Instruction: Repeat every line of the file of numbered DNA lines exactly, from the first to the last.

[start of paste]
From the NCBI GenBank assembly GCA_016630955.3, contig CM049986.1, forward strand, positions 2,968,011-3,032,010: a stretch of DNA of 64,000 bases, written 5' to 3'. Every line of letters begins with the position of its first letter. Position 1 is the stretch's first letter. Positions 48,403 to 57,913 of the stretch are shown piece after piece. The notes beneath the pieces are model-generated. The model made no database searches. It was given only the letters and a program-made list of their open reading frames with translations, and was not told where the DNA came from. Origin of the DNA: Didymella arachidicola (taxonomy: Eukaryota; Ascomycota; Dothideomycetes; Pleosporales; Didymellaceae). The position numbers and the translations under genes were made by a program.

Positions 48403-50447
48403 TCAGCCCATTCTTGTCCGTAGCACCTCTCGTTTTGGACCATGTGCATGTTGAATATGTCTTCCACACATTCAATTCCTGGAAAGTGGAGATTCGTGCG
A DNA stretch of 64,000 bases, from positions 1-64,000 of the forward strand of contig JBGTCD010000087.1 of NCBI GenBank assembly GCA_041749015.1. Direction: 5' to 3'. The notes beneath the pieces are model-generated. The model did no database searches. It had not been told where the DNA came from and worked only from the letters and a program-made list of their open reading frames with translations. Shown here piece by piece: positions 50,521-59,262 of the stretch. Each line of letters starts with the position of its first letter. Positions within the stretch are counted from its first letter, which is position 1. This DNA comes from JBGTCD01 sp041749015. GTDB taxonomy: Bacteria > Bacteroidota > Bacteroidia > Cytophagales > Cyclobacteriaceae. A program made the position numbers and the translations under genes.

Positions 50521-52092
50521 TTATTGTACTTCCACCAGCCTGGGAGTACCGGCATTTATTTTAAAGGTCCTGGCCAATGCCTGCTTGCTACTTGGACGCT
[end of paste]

From the NCBI GenBank assembly GCA_016630955.3, contig CM049986.1, forward strand, positions 2,968,011-3,032,010: a stretch of DNA of 64,000 bases, written 5' to 3'. Every line of letters begins with the position of its first letter. Position 1 is the stretch's first letter. Positions 48,403 to 57,913 of the stretch are shown piece after piece. The notes beneath the pieces are model-generated. The model made no database searches. It was given only the letters and a program-made list of their open reading frames with translations, and was not told where the DNA came from. Origin of the DNA: Didymella arachidicola (taxonomy: Eukaryota; Ascomycota; Dothideomycetes; Pleosporales; Didymellaceae). The position numbers and the translations under genes were made by a program.

Positions 48403-50447
48403 TCAGCCCATTCTTGTCCGTAGCACCTCTCGTTTTGGACCATGTGCATGTTGAATATGTCTTCCACACATTCAATTCCTGGAAAGTGGAGATTCGTGCG
A DNA stretch of 64,000 bases, from positions 1-64,000 of the forward strand of contig JBGTCD010000087.1 of NCBI GenBank assembly GCA_041749015.1. Direction: 5' to 3'. The notes beneath the pieces are model-generated. The model did no database searches. It had not been told where the DNA came from and worked only from the letters and a program-made list of their open reading frames with translations. Shown here piece by piece: positions 50,521-59,262 of the stretch. Each line of letters starts with the position of its first letter. Positions within the stretch are counted from its first letter, which is position 1. This DNA comes from JBGTCD01 sp041749015. GTDB taxonomy: Bacteria > Bacteroidota > Bacteroidia > Cytophagales > Cyclobacteriaceae. A program made the position numbers and the translations under genes.

Positions 50521-52092
50521 TTATTGTACTTCCACCAGCCTGGGAGTACCGGCATTTATTTTAAAGGTCCTGGCCAATGCCTGCTTGCTACTTGGACGCT